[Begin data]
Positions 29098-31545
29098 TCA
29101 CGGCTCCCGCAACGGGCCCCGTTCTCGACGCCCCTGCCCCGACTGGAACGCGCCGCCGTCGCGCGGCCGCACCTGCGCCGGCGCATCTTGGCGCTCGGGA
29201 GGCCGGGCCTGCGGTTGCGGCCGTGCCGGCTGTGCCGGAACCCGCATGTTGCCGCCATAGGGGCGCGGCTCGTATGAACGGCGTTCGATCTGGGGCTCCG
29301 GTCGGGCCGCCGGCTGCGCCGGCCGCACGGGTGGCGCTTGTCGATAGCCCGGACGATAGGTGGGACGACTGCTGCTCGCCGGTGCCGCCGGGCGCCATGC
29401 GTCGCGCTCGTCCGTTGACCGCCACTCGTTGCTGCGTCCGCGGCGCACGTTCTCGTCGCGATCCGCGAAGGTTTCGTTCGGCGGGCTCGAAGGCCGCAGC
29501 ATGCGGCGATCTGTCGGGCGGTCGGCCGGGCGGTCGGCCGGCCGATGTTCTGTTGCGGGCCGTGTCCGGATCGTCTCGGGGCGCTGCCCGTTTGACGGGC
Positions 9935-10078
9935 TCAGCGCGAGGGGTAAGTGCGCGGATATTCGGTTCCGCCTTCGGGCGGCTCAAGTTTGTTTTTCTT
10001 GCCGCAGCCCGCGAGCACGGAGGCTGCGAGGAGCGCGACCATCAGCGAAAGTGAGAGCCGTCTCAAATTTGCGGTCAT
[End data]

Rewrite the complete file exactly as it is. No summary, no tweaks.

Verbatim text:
Positions 29098-31545
29098 TCA
29101 CGGCTCCCGCAACGGGCCCCGTTCTCGACGCCCCTGCCCCGACTGGAACGCGCCGCCGTCGCGCGGCCGCACCTGCGCCGGCGCATCTTGGCGCTCGGGA
29201 GGCCGGGCCTGCGGTTGCGGCCGTGCCGGCTGTGCCGGAACCCGCATGTTGCCGCCATAGGGGCGCGGCTCGTATGAACGGCGTTCGATCTGGGGCTCCG
29301 GTCGGGCCGCCGGCTGCGCCGGCCGCACGGGTGGCGCTTGTCGATAGCCCGGACGATAGGTGGGACGACTGCTGCTCGCCGGTGCCGCCGGGCGCCATGC
29401 GTCGCGCTCGTCCGTTGACCGCCACTCGTTGCTGCGTCCGCGGCGCACGTTCTCGTCGCGATCCGCGAAGGTTTCGTTCGGCGGGCTCGAAGGCCGCAGC
29501 ATGCGGCGATCTGTCGGGCGGTCGGCCGGGCGGTCGGCCGGCCGATGTTCTGTTGCGGGCCGTGTCCGGATCGTCTCGGGGCGCTGCCCGTTTGACGGGC
Positions 9935-10078
9935 TCAGCGCGAGGGGTAAGTGCGCGGATATTCGGTTCCGCCTTCGGGCGGCTCAAGTTTGTTTTTCTT
10001 GCCGCAGCCCGCGAGCACGGAGGCTGCGAGGAGCGCGACCATCAGCGAAAGTGAGAGCCGTCTCAAATTTGCGGTCAT